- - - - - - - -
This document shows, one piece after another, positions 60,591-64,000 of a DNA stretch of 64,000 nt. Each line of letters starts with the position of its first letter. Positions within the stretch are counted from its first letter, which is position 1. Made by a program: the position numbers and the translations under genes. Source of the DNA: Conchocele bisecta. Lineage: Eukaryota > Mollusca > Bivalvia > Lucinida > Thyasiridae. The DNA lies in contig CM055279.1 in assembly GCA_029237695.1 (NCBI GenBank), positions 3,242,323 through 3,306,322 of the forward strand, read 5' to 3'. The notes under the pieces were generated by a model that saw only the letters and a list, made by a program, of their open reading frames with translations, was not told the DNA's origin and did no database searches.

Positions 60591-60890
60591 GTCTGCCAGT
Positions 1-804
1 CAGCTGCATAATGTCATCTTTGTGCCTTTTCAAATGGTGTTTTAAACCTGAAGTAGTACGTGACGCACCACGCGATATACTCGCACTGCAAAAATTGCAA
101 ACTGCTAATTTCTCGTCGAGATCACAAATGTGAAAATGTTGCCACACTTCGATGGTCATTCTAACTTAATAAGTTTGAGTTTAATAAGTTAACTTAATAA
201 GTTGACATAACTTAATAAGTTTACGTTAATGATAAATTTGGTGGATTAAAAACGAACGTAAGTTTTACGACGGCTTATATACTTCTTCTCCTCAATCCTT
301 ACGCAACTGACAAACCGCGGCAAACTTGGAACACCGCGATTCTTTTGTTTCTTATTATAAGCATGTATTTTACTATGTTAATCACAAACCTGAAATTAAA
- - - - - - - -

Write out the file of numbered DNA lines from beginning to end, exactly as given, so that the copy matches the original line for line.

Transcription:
This document shows, one piece after another, positions 60,591-64,000 of a DNA stretch of 64,000 nt. Each line of letters starts with the position of its first letter. Positions within the stretch are counted from its first letter, which is position 1. Made by a program: the position numbers and the translations under genes. Source of the DNA: Conchocele bisecta. Lineage: Eukaryota > Mollusca > Bivalvia > Lucinida > Thyasiridae. The DNA lies in contig CM055279.1 in assembly GCA_029237695.1 (NCBI GenBank), positions 3,242,323 through 3,306,322 of the forward strand, read 5' to 3'. The notes under the pieces were generated by a model that saw only the letters and a list, made by a program, of their open reading frames with translations, was not told the DNA's origin and did no database searches.

Positions 60591-60890
60591 GTCTGCCAGT
Positions 1-804
1 CAGCTGCATAATGTCATCTTTGTGCCTTTTCAAATGGTGTTTTAAACCTGAAGTAGTACGTGACGCACCACGCGATATACTCGCACTGCAAAAATTGCAA
101 ACTGCTAATTTCTCGTCGAGATCACAAATGTGAAAATGTTGCCACACTTCGATGGTCATTCTAACTTAATAAGTTTGAGTTTAATAAGTTAACTTAATAA
201 GTTGACATAACTTAATAAGTTTACGTTAATGATAAATTTGGTGGATTAAAAACGAACGTAAGTTTTACGACGGCTTATATACTTCTTCTCCTCAATCCTT
301 ACGCAACTGACAAACCGCGGCAAACTTGGAACACCGCGATTCTTTTGTTTCTTATTATAAGCATGTATTTTACTATGTTAATCACAAACCTGAAATTAAA